Remains of an oval Iron Age promontory fort, 150m from the Galley Hill fort, the western part of which was destroyed in 19th century by quarrying.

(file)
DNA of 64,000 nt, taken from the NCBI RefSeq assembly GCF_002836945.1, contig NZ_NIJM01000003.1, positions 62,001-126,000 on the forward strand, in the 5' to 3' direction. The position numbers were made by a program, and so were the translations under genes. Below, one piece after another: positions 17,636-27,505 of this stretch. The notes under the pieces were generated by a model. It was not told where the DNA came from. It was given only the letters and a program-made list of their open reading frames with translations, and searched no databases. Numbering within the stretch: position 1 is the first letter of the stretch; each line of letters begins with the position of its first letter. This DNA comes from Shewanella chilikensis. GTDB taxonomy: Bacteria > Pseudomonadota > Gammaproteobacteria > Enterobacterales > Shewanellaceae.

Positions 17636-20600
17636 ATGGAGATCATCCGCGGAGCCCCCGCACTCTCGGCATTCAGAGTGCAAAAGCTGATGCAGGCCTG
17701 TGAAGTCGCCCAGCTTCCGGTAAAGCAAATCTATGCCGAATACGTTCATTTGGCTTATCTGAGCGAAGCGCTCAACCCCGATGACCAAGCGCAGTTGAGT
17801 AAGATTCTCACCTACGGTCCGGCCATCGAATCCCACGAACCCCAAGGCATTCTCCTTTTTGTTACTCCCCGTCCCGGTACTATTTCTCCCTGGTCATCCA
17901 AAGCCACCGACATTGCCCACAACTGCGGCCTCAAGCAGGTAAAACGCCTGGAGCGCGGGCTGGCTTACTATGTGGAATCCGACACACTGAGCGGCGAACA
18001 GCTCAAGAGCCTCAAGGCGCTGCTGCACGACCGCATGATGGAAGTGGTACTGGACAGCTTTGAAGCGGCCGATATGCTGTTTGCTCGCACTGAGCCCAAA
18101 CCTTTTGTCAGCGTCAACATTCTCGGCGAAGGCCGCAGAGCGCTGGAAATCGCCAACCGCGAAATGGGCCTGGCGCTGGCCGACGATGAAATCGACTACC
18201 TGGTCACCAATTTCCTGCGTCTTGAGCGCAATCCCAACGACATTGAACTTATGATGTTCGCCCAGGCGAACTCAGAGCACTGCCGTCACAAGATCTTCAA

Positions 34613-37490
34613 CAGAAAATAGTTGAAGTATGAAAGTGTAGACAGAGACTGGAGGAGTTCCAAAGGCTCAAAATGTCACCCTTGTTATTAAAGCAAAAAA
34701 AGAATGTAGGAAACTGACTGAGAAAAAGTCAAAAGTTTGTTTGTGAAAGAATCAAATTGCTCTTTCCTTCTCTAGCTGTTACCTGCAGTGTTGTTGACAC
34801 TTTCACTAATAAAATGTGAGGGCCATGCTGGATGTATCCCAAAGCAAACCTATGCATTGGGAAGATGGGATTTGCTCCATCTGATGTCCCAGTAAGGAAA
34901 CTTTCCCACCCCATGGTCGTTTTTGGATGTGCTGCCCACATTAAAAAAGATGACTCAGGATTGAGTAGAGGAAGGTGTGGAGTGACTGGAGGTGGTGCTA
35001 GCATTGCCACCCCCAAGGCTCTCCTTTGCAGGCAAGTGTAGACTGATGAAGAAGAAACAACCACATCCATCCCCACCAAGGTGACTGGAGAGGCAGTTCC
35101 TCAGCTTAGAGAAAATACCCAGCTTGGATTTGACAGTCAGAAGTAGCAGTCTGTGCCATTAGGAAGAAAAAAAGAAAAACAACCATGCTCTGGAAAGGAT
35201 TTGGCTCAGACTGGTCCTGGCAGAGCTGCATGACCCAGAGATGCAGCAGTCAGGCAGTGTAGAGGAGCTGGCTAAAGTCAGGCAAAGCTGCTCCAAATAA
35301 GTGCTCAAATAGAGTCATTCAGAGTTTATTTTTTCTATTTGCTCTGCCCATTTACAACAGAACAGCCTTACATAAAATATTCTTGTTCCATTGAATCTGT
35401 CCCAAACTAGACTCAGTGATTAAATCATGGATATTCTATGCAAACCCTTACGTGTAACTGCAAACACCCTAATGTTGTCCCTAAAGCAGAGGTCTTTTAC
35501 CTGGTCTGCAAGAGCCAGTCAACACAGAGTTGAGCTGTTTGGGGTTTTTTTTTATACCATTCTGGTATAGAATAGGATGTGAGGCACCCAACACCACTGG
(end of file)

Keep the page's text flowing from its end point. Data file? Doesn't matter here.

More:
A hitherto unrecorded earthwork discovered in 1967 in the grounds of the RSPB Bird Sancturary at Sandy Lodge. It consisted of a substantial bank and ditch cutting of the spur of a hill on the south-western side of the Nature Reserve. Limited excavations were carried out in 1968 and 1969. The ditch was found to be an artificially deepened dry-valley cutting across the northern end of the spur with a rampart up to 5 feet 6 inches high fading out towards the east. The bank was made of sand with little in the way of revetting. The ditch also had a stepped appearance, suggesting that it was unfinished. Excavations in the interior produced no structural features, but about 25 Iron Age 'A' sherds were found in a layer of sand,together with Neolithic and Mesolithic flints. The early pottery and simplicity of the construction of the rampart point to an early date for the hillfort. The period of occupation was probably short, and the defences may not have beencompleted. First occupied in the very early Iron Age. It probably would have had wooden palisades rather than a more hefty earthen bank and ditch.